15.8 - Section 16.8 Triple Integrals in Spherical...

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Unformatted text preview: Section 16.8 Triple Integrals in Spherical Coordinates “Integrating Functions in Different Coordinate Systems” In the previous section, we used cylindrical coordinates to help evalu- ate triple integrals. In this section we introduce a second coordinate system, called spherical coordinates, to make integrals over spherical regions easier. 1. Spherical Coordinates The second set of coordinates we consider are a little more complicated. They are particularly useful when describing regions or surfaces which are similar to a sphere. Definition 1.1. We define the spherical coordinates ( ̺, ϑ, ϕ ) of a point P in space as follows: • ̺ is the distance of P from the origin (so ̺ greaterorequalslant 0). • ϑ is the same angle as in cylindrical coordinates (the angle made from the positive x-axis, so 0 lessorequalslant ϑ < 2 π ). • ϕ is the angle between the positive z-axis and the line segment connecting P to the origin (so 0 lessorequalslant ϕ lessorequalslant π ). phi theta Conversion between these coordinate systems is a little more compli- cated. It is done using the following formulas. Result 1.2. ( i ) The rectangular coordinates of the point ( ̺, ϑ, ϕ ) in 3 space are x = ̺ sin ( ϕ )cos ( ϑ ), y = ̺ sin ( ϕ ) sin ( ϑ ) and z = ̺ cos ( ϕ ). ( ii ) The spherical coordinates of the point ( x, y, z ) can be found by solving the equation ̺ 2 = x 2 + y 2 + z 2 , and then using the equations given above....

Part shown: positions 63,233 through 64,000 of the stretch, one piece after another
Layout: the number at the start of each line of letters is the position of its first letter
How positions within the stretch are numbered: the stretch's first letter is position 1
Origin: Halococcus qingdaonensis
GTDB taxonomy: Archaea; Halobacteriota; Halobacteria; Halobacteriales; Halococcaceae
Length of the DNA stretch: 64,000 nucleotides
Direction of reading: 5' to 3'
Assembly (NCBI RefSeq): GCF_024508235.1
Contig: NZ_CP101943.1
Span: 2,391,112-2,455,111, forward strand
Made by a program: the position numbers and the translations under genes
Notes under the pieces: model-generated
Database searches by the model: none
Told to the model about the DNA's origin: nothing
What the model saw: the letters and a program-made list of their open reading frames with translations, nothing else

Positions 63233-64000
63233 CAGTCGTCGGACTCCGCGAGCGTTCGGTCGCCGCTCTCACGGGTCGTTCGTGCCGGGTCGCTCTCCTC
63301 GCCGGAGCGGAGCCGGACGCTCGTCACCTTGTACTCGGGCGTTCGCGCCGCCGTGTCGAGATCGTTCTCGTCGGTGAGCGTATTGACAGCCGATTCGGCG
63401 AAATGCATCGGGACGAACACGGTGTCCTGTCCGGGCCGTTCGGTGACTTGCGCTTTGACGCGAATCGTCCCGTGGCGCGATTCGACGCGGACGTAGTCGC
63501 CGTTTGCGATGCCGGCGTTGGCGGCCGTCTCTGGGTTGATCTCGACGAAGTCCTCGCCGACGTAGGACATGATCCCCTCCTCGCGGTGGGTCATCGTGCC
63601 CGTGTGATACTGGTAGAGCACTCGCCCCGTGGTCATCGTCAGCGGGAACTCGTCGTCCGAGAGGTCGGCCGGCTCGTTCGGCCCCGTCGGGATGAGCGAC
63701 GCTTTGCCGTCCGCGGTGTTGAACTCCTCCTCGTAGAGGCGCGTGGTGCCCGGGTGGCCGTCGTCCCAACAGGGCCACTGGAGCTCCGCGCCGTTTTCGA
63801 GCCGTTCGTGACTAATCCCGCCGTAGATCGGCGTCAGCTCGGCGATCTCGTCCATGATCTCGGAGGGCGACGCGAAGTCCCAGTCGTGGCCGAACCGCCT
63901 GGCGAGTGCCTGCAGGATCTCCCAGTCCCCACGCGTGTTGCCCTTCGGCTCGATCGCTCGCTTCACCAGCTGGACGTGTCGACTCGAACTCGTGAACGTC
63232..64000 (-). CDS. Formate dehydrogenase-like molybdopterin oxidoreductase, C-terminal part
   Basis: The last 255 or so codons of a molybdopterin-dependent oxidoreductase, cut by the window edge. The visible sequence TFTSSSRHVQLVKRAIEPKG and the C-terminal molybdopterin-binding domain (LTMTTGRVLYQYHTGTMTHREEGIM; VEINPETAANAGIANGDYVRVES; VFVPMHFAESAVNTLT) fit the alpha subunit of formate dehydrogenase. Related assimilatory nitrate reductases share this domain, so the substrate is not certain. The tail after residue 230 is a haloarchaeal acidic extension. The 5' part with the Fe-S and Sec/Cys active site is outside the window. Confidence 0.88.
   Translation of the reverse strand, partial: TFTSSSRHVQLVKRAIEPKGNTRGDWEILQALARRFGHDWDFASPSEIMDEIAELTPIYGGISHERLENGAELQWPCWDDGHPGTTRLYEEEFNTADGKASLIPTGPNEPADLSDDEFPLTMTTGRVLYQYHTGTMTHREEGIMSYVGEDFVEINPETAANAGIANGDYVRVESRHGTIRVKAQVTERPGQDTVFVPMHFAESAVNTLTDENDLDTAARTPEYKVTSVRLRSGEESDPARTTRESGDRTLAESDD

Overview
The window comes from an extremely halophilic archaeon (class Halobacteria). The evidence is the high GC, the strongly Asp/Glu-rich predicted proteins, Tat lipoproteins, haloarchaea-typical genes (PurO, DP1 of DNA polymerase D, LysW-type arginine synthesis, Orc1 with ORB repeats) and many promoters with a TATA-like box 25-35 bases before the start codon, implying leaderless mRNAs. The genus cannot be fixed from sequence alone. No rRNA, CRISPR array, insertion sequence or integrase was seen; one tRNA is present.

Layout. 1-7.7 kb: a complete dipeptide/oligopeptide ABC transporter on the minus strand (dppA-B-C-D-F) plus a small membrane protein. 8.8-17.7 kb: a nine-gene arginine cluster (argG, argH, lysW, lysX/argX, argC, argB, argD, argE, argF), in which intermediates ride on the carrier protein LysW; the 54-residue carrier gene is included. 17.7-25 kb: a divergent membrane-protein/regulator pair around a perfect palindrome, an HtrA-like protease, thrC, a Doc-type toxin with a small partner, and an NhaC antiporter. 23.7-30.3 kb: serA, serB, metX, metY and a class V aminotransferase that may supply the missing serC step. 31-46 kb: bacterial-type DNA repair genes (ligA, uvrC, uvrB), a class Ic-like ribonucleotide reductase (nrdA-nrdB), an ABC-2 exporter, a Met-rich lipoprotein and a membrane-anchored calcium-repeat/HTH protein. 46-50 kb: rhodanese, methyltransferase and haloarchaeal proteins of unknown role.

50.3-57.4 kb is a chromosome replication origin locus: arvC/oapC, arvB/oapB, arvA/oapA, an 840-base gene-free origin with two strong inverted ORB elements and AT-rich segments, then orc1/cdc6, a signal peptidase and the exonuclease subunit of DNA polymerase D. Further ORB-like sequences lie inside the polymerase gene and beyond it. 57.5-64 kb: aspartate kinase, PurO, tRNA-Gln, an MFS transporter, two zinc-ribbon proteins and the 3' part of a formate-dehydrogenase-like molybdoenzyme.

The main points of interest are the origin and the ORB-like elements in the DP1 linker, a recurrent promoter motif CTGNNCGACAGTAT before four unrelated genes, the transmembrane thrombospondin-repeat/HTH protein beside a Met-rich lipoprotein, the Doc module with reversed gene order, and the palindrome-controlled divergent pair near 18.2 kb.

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This note was uploaded on 10/28/2010 for the course MA 261 taught by Professor Stefanov during the Fall '08 term at Purdue.

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15.8 - Section 16.8 Triple Integrals in Spherical...

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